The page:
Traveling Soon? Here Are Our 22 Best Travel Tips
Shop for flights on Tuesdays, says one of many travel tips.
Look across multiple websites.
Buy in advance.
You’ve heard a lot of travel tips in your time on the web.
Here’s one you may have not heard: don’t go for low cost airlines.
As counterintuitive as this may seem, this travel tip actually makes sense when explained.
“Low-cost airlines aren’t always the cheapest. The ticket price may appear to be a bargain, but take a minute to tally the additional expenses. These include items such as booking fees, check-in baggage fees, advance seat reservation fees, and food and drinks on board. In addition, low-cost airlines often fly to secondary airports that are much further from the final destination than the main airports (i.e., Frankfurt Hahn Airport is situated 75 miles from Frankfurt!). This adds an extra transport cost, not to mention the inconvenience. Take the time to do a bit more research, as there may be a better deal out there.” — Keith Jenkins, Velvet Escape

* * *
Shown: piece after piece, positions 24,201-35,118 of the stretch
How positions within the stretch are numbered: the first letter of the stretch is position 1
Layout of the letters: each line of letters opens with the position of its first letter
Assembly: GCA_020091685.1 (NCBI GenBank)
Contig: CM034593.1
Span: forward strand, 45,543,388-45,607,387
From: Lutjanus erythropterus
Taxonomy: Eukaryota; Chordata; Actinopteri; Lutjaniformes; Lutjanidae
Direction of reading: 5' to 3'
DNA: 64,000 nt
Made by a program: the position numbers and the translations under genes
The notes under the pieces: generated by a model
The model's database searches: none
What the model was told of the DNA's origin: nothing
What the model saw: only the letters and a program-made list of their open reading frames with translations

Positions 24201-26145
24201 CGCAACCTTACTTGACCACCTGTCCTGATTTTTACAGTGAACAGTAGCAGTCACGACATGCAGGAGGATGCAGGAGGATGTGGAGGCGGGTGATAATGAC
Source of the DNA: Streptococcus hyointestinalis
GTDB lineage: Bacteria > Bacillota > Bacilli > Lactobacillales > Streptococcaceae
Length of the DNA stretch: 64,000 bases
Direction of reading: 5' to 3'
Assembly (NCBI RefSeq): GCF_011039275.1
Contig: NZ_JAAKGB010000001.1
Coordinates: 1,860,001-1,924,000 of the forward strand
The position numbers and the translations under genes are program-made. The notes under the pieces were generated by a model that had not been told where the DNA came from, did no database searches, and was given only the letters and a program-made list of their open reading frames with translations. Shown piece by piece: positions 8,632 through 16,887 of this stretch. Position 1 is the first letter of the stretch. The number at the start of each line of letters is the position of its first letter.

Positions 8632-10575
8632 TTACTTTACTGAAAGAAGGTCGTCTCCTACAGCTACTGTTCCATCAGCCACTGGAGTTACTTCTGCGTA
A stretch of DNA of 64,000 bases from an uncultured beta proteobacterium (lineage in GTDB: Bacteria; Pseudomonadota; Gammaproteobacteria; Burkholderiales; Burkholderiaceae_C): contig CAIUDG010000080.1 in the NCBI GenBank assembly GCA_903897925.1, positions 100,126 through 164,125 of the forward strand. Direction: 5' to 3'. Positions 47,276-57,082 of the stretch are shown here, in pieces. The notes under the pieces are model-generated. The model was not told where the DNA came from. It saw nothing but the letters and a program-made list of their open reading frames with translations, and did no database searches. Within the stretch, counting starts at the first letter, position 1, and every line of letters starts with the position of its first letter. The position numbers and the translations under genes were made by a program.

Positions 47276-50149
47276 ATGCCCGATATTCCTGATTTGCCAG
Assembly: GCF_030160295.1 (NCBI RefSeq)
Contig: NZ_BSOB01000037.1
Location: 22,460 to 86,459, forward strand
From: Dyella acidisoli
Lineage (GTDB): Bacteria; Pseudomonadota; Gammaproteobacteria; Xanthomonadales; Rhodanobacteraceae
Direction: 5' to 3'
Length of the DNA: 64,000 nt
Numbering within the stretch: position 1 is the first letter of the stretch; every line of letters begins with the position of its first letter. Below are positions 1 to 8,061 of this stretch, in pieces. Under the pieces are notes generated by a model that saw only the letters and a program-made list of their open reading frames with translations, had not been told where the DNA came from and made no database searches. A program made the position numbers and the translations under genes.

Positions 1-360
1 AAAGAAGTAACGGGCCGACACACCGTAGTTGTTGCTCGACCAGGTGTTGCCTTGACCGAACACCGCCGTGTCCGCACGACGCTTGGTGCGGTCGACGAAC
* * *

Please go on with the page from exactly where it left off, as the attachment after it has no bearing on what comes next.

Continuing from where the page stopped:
Wild, huh? We’ve got more to share with you. Here is our selection of the best hidden travel tips from around the web.
Triip’s Top Travel Tips
#1: Don’t over pack. That fashionable but otherwise unessential shirt you’re thinking of bringing along? Leave it. We’re leading this list off with our best travel tip: focus on bringing a few items of clothing with you that you can mix and match throughout your time away. They can always be washed and used again and again.
#2: Here’s a travel tip for the thrifty adventurer: book directly with the hotel or service itself. Booking websites and other platforms may not always show all the pricing, any deals or last minute availability. Go directly to the source.
#3: This travel tip is closely related to the first. Buy a small suitcase. A large suitcase can hold everything you need, but take this travel tip to heart: you might not need everything you think you to. A smaller suitcase than what you’re comfortable with would force you to really make decisions about what’s essential and what’s necessary on your trip. Go for the small suitcase. Trust us.
#4: Here’s a travel tip that’s both fashionable and safe: don’t buy a money belt. In addition to looking stupid, these are dangerous accessories that are easy to spot for any would be thief. Do yourself a favor and ditch the money belt. Carrying bills in a secure pocket close to the body ought to do it.